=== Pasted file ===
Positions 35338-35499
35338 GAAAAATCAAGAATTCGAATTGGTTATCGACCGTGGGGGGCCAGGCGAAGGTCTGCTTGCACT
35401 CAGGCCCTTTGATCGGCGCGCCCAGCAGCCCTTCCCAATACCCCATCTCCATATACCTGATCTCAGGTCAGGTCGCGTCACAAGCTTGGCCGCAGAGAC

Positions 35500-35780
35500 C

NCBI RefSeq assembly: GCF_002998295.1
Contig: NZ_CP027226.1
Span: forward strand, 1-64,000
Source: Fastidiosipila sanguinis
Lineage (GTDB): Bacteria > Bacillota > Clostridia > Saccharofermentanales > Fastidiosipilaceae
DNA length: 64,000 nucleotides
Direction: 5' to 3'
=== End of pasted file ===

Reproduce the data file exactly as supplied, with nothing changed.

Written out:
Positions 35338-35499
35338 GAAAAATCAAGAATTCGAATTGGTTATCGACCGTGGGGGGCCAGGCGAAGGTCTGCTTGCACT
35401 CAGGCCCTTTGATCGGCGCGCCCAGCAGCCCTTCCCAATACCCCATCTCCATATACCTGATCTCAGGTCAGGTCGCGTCACAAGCTTGGCCGCAGAGAC

Positions 35500-35780
35500 C

NCBI RefSeq assembly: GCF_002998295.1
Contig: NZ_CP027226.1
Span: forward strand, 1-64,000
Source: Fastidiosipila sanguinis
Lineage (GTDB): Bacteria > Bacillota > Clostridia > Saccharofermentanales > Fastidiosipilaceae
DNA length: 64,000 nucleotides
Direction: 5' to 3'